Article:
Tuesday, 3 January 2017

January #10 - Everybody Loves Billy Now

10. Billy Joel - Everybody Loves You Now

I took piano lessons every week from about age 7 to 16. My piano teacher, Mrs. Farrell, was a very patient lady. I was never going to be a natural pianist even though I worked hard in the early years and passed quite a few exams. The older I got though, the less I practised. Whole weeks would go by when I didn't even lift the piano lid at home, then Monday night I'd be back in Mrs. Farrell's drawing room, fumbling through a piece I hadn't even looked at since she'd set it for me to practise during the previous lesson. It became embarrassing, to be honest, but there were too many other things to distract my attention at home and my parents never really forced the issue, even though they were having to fork out every week to pay for the lessons. The thing that frustrated me about playing the piano was that it just never clicked. If I practised and practised and practised, I could learn to play a piece pretty well, but I could never just sit down and vamp. Or ad lib. Or play from the heart. And I always needed the music in front of me. I was never going to be Billy Joel.

But I still loved the piano. I loved the sound it made. I loved the drama of it. The excitement. I think, if I'm brutally honest, I like the sound of a piano more than I like the guitar... and I have swooned before some great guitar solos in my time. But I always love a good piano-based rock song, from Jerry Lee Lewis to Ben Folds (even Elton!), and especially Billy Joel. Once I started buying records, I soon found myself drawn to his albums and by the time I was in my late teens, I had them all. Sadly he gave up writing new music in the early 90s, and hasn't released a new record in nearly 25 years, even though he still tours regularly. (I saw him once in Manchester about 5 or 6 years ago. It was amazing.)

Everybody Loves You Now comes from his very first record, Cold Spring Harbour, although it was one of the last I ever bought. Partly this is because it wasn't available on CD for many years because the original LP had been mixed at the wrong speed, making Billy's voice sound slightly higher than it actually is. Although the master was remixed and re-released on CD in the 80s, Billy's still not too fond of the way the album sounds, even though he regularly plays songs from it live, even today.

There was a two-part special on Radio 2 just before Christmas in which Billy was interviewed by Jamie Cullum. (I realise such a show would be considered anathema to a lot of muso bloggers out there, but if you've read this far, I'm assuming you won't be irked too much.) Because Cullum is both a Joel fan and a musician / pianist himself, he didn't just focus on the big hits, but asked Billy about some of his lesser known tracks too, including Everybody Loves You Now. Billy explained how it's a really difficult piece to play because of its speed, and that he was trying to capture a scratchy guitar sound on the piano, making it a true piano rock song. If I'd ever thought I could have played the piano like this, I'd have practised a lot more. Sorry, Mrs. Farrell.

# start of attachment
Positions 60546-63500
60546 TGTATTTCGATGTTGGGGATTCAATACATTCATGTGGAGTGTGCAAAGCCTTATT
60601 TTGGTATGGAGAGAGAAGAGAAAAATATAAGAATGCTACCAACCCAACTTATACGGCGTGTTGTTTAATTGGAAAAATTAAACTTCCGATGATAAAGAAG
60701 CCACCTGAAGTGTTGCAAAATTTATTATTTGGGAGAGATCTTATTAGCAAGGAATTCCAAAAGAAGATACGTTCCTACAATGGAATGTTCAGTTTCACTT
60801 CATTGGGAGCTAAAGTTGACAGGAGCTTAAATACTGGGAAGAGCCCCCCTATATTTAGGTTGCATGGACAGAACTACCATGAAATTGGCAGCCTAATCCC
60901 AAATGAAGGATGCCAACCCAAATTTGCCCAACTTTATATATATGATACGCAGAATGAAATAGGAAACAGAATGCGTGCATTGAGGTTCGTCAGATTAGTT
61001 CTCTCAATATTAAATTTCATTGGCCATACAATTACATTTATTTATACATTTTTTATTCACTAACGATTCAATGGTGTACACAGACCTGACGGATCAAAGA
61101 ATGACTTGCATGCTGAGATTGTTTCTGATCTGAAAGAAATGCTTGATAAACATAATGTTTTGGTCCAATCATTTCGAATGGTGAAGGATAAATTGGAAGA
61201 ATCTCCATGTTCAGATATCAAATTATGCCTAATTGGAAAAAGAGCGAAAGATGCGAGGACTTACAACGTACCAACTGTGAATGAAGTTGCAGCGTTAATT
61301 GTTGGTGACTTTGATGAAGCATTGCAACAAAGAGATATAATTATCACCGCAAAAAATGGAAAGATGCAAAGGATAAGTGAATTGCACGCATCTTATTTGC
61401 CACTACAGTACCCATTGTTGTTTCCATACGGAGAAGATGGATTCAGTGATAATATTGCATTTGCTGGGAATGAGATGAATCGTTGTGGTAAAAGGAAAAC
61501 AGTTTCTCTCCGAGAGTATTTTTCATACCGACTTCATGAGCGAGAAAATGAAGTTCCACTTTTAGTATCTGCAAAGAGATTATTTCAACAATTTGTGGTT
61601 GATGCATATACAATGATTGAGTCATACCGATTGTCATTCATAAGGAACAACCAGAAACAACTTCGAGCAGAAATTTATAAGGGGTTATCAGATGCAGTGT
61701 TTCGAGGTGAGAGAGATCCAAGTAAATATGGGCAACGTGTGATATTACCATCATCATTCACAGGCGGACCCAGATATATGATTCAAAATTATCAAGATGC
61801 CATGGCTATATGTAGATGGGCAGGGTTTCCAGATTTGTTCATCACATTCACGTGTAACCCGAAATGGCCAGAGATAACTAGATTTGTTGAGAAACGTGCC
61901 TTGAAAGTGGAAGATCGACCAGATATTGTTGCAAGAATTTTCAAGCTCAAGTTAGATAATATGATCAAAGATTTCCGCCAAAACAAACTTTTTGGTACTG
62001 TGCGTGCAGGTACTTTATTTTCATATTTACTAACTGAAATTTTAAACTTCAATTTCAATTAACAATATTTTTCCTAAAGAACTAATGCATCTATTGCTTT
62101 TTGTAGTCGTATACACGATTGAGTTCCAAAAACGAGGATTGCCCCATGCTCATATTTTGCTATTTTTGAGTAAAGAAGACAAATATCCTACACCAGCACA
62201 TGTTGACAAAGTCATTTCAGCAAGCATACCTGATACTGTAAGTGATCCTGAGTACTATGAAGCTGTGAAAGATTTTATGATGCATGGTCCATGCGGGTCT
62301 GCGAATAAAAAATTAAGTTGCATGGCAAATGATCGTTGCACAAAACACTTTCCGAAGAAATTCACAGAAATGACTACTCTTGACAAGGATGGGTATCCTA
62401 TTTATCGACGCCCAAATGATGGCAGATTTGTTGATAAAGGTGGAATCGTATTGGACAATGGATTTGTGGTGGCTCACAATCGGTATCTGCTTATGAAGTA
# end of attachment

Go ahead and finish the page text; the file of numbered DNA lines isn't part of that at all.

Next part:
Anyway. Everybody Loves You Now is an incredible piece of music and I've listened to it a lot again over the last few weeks. I love the break about one minute in, with the Staten Island Ferry.
This is what you wanted; ain't you proud?
Cause everybody loves you now


  1. My history with the piano is uncannily similar to yours Rol, except that my folks went a step further and somehow acquired me an old upright, which stood, largely untouched, in my room for 3 or 4 years. Today I'm truly gutted that I never took advantage of that great opportunity to learn an instrument, but as you say, there are so many other distractions at that age.
    The piano motif in 'Everybody Loves You Now' reminds me of the one employed by Elton John a few years later in his version of 'Pinball Wizard'.

    1. Oh, I had the upright too, Swede... they couldn't squeeze it into my bedroom though so it was in the front room.

      I think Pinball Wizard is a good example of what Billy was talking about - trying to recreate a guitar riff on the piano. Elton was obviously faced with the same challenge when he chose to cover The Who.

  2. As long as you could play Chopsticks...
    I used to have quite an aversion to piano in rock/pop songs, but I think that was some kind of subconscious close-mindedness to anything that wasn't guitar-based, the idea that it was somehow 'dated'. I no longer feel like that though, and agree about its dramatic impact; it can be so evocative, so emotive, and looks incredibly difficult to play! Amanda Palmer is probably the musician who has helped me the most to understand its power.

    1. You know, C, I never did learn Chopsticks!

      Amanda Palmer is a great example of a contemporary artist who uses the piano to terrific dramatic effect.


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